Q+A-What will Iceland's early election mean?
STOCKHOLM Jan 23 (Reuters) - Iceland is to hold early election amid growing protests over the coalition government's failure to avert a financial collapse that has left the island's economy in tatters.
Below are some questions and answers on what happens next:
WILL THERE BE A SNAP ELECTION AND WHEN?
With leaders of both coalition parties coming out in favour, remaining doubts about an early election have been removed.
Prime Minister Geir Haarde, who has cancer and is stepping down, suggested a date of May 9. To call an election much earlier would give a new party leader little time to find his or her feet. Ingibjorg Gisladottir, who is foreign minister and heads the junior coalition party, has called for an election in 'spring', and May would fit in with this.
WHO IS LIKELY TO WIN?
Support for the two coalition parties -- Haarde's Independence Party and Gisladottir's Social Democratic Alliance -- has dwindled and is not currently enough to give them a new majority, a poll this week indicated.
The poll put support for the Independence Party, for decades the biggest and most influential party, at 24.3 percent, down from 36.6 percent in the last election, while the Social Democrat Alliance polled 16.7 percent, down from 26.8 percent.
If an election were called now, the opposition Left-Green Party would become the biggest party, with 28 percent, twice as much as it won in 2007, the Market and Media Research survey indicated.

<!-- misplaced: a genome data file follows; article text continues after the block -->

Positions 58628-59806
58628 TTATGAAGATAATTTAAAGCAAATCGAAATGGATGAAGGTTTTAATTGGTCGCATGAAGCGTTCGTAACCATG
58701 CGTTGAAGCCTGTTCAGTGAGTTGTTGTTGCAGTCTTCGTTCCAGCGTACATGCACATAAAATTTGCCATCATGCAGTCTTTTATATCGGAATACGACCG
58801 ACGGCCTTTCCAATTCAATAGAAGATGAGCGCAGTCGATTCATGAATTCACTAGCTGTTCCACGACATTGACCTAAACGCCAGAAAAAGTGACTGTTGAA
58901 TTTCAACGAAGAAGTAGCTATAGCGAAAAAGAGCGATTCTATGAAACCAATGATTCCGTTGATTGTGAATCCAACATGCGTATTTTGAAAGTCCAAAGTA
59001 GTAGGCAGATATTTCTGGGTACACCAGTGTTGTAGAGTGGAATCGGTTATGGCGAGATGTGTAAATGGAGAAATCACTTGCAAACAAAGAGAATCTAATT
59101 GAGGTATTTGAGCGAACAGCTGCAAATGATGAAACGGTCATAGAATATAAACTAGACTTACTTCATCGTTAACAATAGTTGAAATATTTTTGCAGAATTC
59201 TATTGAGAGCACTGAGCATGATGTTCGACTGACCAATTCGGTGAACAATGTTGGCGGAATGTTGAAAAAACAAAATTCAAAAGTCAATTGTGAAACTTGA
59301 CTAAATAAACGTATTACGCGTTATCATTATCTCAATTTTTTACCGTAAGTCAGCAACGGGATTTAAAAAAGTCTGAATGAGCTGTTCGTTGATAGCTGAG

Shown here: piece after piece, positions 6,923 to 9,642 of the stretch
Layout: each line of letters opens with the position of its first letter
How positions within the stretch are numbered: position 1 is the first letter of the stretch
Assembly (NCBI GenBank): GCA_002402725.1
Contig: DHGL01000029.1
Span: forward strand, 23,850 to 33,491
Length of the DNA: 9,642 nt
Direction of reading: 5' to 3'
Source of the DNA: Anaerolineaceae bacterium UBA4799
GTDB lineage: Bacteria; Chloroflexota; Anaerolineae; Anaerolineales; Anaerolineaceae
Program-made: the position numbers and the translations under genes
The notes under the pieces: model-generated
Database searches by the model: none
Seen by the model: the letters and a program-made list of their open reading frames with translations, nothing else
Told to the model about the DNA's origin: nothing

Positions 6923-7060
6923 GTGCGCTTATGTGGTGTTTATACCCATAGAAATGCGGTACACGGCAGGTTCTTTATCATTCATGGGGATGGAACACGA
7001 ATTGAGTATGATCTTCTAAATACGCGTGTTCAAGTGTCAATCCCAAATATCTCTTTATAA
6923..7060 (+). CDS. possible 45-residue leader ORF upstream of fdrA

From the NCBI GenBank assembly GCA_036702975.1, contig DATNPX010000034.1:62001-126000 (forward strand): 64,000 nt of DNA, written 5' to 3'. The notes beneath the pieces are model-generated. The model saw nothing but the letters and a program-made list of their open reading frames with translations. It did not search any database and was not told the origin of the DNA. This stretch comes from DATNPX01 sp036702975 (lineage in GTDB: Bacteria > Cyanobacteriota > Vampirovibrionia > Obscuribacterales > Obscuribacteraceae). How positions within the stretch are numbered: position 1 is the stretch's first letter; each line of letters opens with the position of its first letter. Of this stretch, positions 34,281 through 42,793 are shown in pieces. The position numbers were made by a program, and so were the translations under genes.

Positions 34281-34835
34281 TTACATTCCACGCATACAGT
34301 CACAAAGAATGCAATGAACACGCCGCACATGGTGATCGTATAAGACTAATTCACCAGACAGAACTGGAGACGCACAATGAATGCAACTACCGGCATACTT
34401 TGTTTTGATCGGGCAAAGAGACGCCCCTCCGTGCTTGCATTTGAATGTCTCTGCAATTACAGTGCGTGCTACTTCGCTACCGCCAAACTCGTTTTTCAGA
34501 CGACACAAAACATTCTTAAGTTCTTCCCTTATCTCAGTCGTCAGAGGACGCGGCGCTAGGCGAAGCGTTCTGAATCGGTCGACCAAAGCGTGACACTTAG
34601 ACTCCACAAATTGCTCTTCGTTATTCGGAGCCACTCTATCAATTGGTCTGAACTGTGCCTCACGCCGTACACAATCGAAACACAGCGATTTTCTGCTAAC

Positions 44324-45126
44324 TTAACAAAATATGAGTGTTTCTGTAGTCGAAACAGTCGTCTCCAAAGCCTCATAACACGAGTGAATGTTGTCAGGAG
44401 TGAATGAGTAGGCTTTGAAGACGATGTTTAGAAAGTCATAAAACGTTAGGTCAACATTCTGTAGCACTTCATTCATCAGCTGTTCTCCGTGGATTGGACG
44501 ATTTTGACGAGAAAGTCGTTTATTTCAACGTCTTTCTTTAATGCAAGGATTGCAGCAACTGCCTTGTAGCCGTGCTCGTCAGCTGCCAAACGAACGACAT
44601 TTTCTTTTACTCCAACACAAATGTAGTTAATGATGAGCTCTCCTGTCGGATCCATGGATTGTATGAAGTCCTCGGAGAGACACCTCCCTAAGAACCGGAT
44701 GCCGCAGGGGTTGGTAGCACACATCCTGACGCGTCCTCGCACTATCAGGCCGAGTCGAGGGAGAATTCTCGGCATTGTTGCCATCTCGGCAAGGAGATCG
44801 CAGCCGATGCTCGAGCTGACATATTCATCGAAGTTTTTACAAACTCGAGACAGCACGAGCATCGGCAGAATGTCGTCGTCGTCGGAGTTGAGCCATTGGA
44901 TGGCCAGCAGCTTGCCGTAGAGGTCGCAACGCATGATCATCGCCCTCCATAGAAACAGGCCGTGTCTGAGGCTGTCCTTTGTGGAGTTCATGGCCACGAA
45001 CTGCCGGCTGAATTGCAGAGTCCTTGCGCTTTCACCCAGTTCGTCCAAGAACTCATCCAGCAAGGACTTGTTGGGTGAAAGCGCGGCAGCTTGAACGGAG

Support for the other main opposition party, the Progressive Party, partner of Independence in a previous coalition, stood at 17.2 percent, up from 11.7 percent.
WHO MIGHT FORM A NEW GOVERNMENT?
As no party is likely to win an overall majority, a new coalition is all but certain.
However, its likely composition is unclear as Iceland has no tradition of the bloc politics seen in some Nordic countries, where power has shifted between fairly rigid right-wing and left-wing coalitions.
Recent opinion polls indicate that the Left-Green Party, currently in opposition, is best placed to head a new coalition.
HOW WILL AN ELECTION AFFECT THE ECONOMY?
Of pivotal importance is a $10 billion loan package put together by the International Monetary Fund with contributions from a string of European countries.
The Left-Green Party has said it wants to reject the loans from the IMF itself, which total $2.1 billion, and return funds that have already been received.
However, it is uncertain how this might be carried out or financed. The other main political parties largely back the loan package.
WHAT ABOUT EU ACCESSION?
Fiercely protective of the fishing rights that are a pillar of its economy, Iceland has chosen to stay out of the European Union. But public support for membership talks, at least, soared in the wake of the financial collapse.
However, a Capacent Gallup poll published on Friday found that only 38 percent wanted to join the EU, compared to more than 50 percent in October, at the height of the crisis.
It found that 56 percent were nevertheless in favour of beginning accession talks, though this was also down sharply.
The Social Democrats and the Progressives are in favour of accession talks and have said a referendum on joining the bloc should be held.
The Independence Party remains opposed to EU membership, but its historically fierce opposition has been tempered by the financial meltdown, and it is likely to revisit the issue at a national congress, now due to be held in late March.
The Left-Green Party opposes EU membership, but has said it would welcome a referendum. (Reporting by Niklas Pollard; Editing by Kevin Liffey)
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